By Tanya DukesPrada Miuccia Prada is one of the be

first_imgBy Tanya DukesPrada Miuccia Prada is one of the best mix masters in fashion, so her most recent collection’s tour of 1940s suits and dresses, outdoorsy countryside chic and punky techno touches was oddly coherent coming from her. Weighty Shetland wool jackets were cinched at the waist over coordinating skirts with up-to-there slits. And a series of dresses in silk jacquard and leather packed a strong, womanly punch. Prada also takes the prize for the most offbeat accessories of the season, including fringed, studded, cracked leather pumps and thigh-high leather waders (no word yet on whether those will actually be waterproof).Dolce & Gabbana Anyone starved for a celebrity presence at Milan’s ready-to-wear shows would find satisfaction at the Dolce & Gabbana show. Freida Pinto, Eva Mendes and Scarlett Johansson brought big screen elegance to a season devoid of A-list lovelies. The designers took their cues from another larger than life inspiration, Elsa Schiaparelli, for their surreal collection of exaggerated silhouettes with flashes of her signature hot pink. The puffed up shoulders the pair favored in their spring collection remain in a revamped, tapered form on dresses that have a spare-no-expense exuberance that had been sorely lacking elsewhere. And their classic corsets showed up in shapely lace dresses.Giuliana Teso It’s hard to imagine any option that’s not available in Giuliana Teso’ encyclopedic inventory of spectacular furs. In particular, the fall collection brimmed with cropped jackets with youthful details like oversized buttons and horizontal panels joined by contrasting stitching. A first from the company is its ski collection. To ensure that the luxe garments could actually perform on the slopes, Guiliana Teso teamed with a performance ski brand that provided high-tech cushioning material to protect vulnerable pressure points and diffuse the force of a fall. In case of a less-than-graceful landing, you’ll look and feel better in Giuliana Teso.Etro You can always count on Etro to inject a flash of the exotic that makes classic, wearable design gloriously covetable. Spicy, shades, block prints, gypsy fringes and glitzy gold python turned straightforward separates and dresses into show pieces. The collection followed the prevailing mix of cropped pants and dresses and skirts that hovered about the knees. Diaphanous silk evening dresses in scrolling lines and paisley reestablished Etro’s place as the preeminent purveyor of luxe bohemian glamour.last_img read more

Higher BMI in people with prediabetes related to evening preference and lack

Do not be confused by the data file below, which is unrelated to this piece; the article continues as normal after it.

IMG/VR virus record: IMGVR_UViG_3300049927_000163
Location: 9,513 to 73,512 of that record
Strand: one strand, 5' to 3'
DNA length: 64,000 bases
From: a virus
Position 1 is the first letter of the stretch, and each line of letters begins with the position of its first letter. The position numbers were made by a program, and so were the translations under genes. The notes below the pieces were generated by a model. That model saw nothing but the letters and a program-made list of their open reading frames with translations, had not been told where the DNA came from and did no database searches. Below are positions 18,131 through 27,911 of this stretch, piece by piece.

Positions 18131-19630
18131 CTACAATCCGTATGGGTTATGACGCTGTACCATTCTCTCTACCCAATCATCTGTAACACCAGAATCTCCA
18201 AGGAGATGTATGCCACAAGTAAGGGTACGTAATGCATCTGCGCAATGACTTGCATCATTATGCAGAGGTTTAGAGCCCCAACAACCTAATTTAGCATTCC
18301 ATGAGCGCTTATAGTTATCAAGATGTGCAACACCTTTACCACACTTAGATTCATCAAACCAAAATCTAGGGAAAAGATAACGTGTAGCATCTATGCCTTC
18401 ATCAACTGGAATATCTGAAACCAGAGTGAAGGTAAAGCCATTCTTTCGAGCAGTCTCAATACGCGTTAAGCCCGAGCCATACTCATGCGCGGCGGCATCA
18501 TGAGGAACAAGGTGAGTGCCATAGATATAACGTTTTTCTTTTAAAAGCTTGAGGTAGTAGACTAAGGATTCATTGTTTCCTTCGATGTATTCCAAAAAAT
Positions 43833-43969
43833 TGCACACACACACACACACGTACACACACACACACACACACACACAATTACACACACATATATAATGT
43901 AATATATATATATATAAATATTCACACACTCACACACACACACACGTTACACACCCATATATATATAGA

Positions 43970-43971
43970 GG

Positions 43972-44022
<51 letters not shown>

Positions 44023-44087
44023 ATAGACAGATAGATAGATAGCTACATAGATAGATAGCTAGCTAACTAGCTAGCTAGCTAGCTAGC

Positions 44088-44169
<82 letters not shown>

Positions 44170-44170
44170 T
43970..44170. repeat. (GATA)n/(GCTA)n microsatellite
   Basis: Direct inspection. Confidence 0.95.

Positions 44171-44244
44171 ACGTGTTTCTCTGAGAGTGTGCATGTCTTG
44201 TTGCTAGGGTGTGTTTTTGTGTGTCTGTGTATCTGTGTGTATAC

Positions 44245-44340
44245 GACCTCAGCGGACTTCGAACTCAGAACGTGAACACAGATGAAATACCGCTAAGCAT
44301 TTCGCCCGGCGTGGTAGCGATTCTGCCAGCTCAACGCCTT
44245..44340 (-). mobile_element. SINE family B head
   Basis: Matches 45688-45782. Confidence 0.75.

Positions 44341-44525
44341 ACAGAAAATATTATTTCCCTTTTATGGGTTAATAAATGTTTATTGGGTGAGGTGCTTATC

first_imgAug 15 2018People with prediabetes who go to bed later, eat meals later and are more active and alert later in the day -; those who have an “evening preference” -; have higher body mass indices compared with people with prediabetes who do things earlier in the day, or exhibit morning preference. The higher BMI among people with evening preference is related to their lack of sufficient sleep, according to a University of Illinois at Chicago-led study.The results of the study -; which looked at Asian participants and was led by Dr. Sirimon Reutrakul, associate professor of endocrinology, diabetes and metabolism in the UIC College of Medicine -; are published in the journal Frontiers in Endocrinology.Prediabetes is a condition where blood sugar levels are higher than normal but not yet high enough to be Type 2 diabetes. Without modifications to diet and exercise, patients with prediabetes have a very high risk of developing Type 2 diabetes.Lack of sufficient sleep has been previously linked to an increased risk for numerous health conditions, including obesity and diabetes. Evening preference has also been linked to higher weight and higher risk for diabetes.Reutrakul and her colleagues wanted to investigate the relationship between morning/evening preference and BMI -; a measure of body fat in relation to height and weight -; among people with prediabetes.”Diabetes is such a widespread disease with such an impact on quality of life, that identifying new lifestyle factors that might play into its development can help us advise patients with an early stage of the disease on things they can do to turn it around and prevent prediabetes from becoming full-blown diabetes,” said Reutrakul.Related StoriesHigh sleep variability and short sleep duration predict blunted weight lossMore than 936 million people have sleep apnea, ResMed-led analysis revealsPink noise enhances deep sleep for people with mild cognitive impairmentA total of 2,133 participants with prediabetes enrolled in the study. Their morning/evening preference was assessed through a questionnaire.Participants who scored high in “morningness” answered questions indicating that they preferred to wake up earlier, have activities earlier, and felt more alert earlier in the day compared with those who scored high on “eveningness.” Sleep duration and timing were obtained using a questionnaire and the extent of social jet lag was evaluated for each participant. Social jet lag reflects a shift in sleep timing between weekdays and weekends. Greater social jetlag (e.g., larger shift in sleep timing) has previously been shown to be associated with higher BMI in some populations. The average age of the participants was 64 years old, and the average BMI was 25.8 kilograms per meter squared. Average sleep duration was about seven hours per night.The researchers found that for participants younger than 60 years of age, higher levels of social jet lag were associated with a higher BMI. Among participants older than 60 years old, those with more evening preference had higher BMIs and this effect was partly due to having insufficient sleep but not social jet lag. Evening preference was directly associated with higher BMI in this group.”Timing and duration of sleep are potentially modifiable,” said Reutrakul. “People can have more regular bedtimes and aim to have more sleep, which may help reduce BMI and the potential development of diabetes in this high-risk group.”​Source: https://today.uic.edu/evening-preference-lack-of-sleep-associated-with-higher-bmi-in-people-with-prediabeteslast_img read more